Normalise Not Feeling Happy

Normalise Not Feeling Happy

Negative emotions can creep up on us at any moment. We can regularly feel them as we’re trying to sleep, when we’re alone with our thoughts, or when we’re watching a tv show that we may have started with a friend who we don’t talk to anymore.

I would like to preface this by saying you are by no means alone in how you feel; feeling sadness, anxiety, or grief is completely normal, and it is okay to feel like that and it is even more okay to want to feel those emotions.

I see so many people, including myself (I am human), scrambling to find a new thought the moment a bad feeling starts to show itself. Do you know what I’m talking about? You can feel that pit in your stomach and the only thing on your mind is how to get rid of it, how to stop feeling like this, how to stop feeling like you want to throw up. But:

Feelings are not problems to be solved, they are experiences to be had.

Don’t shame yourself for not being happy. You are allowed to be sad and upset and anxious. Suppressing those emotions means you’re only lying to yourself. Forcing yourself to be happy works for a grand total of 0.2 seconds.

When we run away from our emotions, we miss an opportunity on feeling our feelings and instead we try to solve them. For some reason we are taught that if we are not happy there is something wrong and we should jump to fix it, but that’s not reality. Throughout life everyone will always feel 50% negative emotions and 50% positive emotions. No matter what. We should value sadness as much as we value happiness when it enters our lives. The most important thing to remember is that all feelings fade, and you will never feel one way forever.

If you run away from your emotions, you are missing out on an opportunity to learn this amazing skill of being able to feel your feelings instead of reacting, resisting, or avoiding them. Some people think by being harsh with ourselves it will make us pull our act together, but it is the complete opposite. By having compassion for yourself you can have so much more compassion with other people you encounter. Treat yourself how you would treat a younger you, your inner child.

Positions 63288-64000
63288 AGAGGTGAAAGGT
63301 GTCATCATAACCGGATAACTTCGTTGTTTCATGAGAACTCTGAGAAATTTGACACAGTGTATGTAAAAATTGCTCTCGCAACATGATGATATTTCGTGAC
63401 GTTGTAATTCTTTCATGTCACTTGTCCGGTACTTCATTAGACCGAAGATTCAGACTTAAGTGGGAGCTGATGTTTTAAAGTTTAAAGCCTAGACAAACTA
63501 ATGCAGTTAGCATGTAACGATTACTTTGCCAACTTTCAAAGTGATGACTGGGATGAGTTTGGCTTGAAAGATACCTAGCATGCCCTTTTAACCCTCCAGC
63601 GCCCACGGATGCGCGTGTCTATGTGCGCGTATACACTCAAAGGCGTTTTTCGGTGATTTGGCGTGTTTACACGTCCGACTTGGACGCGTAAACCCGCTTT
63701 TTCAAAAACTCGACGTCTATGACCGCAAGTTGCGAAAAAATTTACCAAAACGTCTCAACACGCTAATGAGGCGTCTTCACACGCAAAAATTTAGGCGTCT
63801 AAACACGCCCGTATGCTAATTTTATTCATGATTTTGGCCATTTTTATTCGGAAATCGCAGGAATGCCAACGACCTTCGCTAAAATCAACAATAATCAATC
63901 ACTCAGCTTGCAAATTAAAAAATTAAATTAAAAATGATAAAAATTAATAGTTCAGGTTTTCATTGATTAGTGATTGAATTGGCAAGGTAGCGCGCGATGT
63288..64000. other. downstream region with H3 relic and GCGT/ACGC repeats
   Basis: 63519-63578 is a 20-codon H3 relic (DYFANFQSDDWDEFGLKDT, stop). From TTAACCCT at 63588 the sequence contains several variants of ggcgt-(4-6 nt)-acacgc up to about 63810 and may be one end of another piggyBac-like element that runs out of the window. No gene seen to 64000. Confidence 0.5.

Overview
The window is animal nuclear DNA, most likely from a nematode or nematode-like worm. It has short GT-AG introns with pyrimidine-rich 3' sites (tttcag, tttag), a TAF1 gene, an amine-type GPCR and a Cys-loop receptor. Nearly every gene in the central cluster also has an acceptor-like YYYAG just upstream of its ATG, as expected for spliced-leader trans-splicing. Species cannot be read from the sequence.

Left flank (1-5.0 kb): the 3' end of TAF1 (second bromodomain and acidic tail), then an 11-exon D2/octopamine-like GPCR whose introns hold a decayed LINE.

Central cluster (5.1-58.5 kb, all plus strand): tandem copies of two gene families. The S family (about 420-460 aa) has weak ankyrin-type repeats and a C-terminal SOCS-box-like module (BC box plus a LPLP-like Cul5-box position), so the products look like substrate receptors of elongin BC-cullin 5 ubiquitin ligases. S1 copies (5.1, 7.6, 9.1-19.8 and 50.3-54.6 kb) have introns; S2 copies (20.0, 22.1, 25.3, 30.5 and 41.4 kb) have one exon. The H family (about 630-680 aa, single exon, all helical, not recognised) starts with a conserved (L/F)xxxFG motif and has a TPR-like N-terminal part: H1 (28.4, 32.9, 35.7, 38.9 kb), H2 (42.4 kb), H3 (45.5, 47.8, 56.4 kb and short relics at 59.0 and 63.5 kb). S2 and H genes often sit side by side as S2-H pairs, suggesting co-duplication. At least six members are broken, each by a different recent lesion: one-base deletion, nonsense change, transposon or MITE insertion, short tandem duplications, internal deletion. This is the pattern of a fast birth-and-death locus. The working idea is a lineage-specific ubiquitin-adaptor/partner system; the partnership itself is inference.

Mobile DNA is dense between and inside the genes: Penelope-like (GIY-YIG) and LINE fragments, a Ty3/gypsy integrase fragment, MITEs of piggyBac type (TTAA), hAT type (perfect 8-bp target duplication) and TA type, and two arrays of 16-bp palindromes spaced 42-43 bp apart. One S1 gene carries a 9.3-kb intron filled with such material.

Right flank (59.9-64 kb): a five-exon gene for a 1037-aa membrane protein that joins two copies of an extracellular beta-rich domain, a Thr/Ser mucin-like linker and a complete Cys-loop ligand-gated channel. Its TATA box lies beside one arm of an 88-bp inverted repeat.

Don’t fear those icky feelings. Relieve the pressure to feel good which helps you change your thoughts to create better feelings with the right intentions.

Sadness is okay, let it be there. It will be there multiple times in your life and when those feelings come don’t judge them, don’t cling to them, allow them to be there and look at your thoughts. Look at the choices and actions you take from an observer’s standpoint.

Practice recognising the initial panic when those emotions seem to hit us before we react impulsively and cling onto them. When you recognise it happening, I want you to breathe and truly feel your feelings. What do those emotions look like? Where is it in your body? What colour is it? What shape is it? Sit with it for a second. And I know you want to sit with it for a second, you want to be sad when there is sadness you just don’t want to hold onto it.

Your thoughts aren’t you; they don’t define you and they are not real. I want you to take those feelings of sadness and hug it really tight and be grateful for them and let it go.





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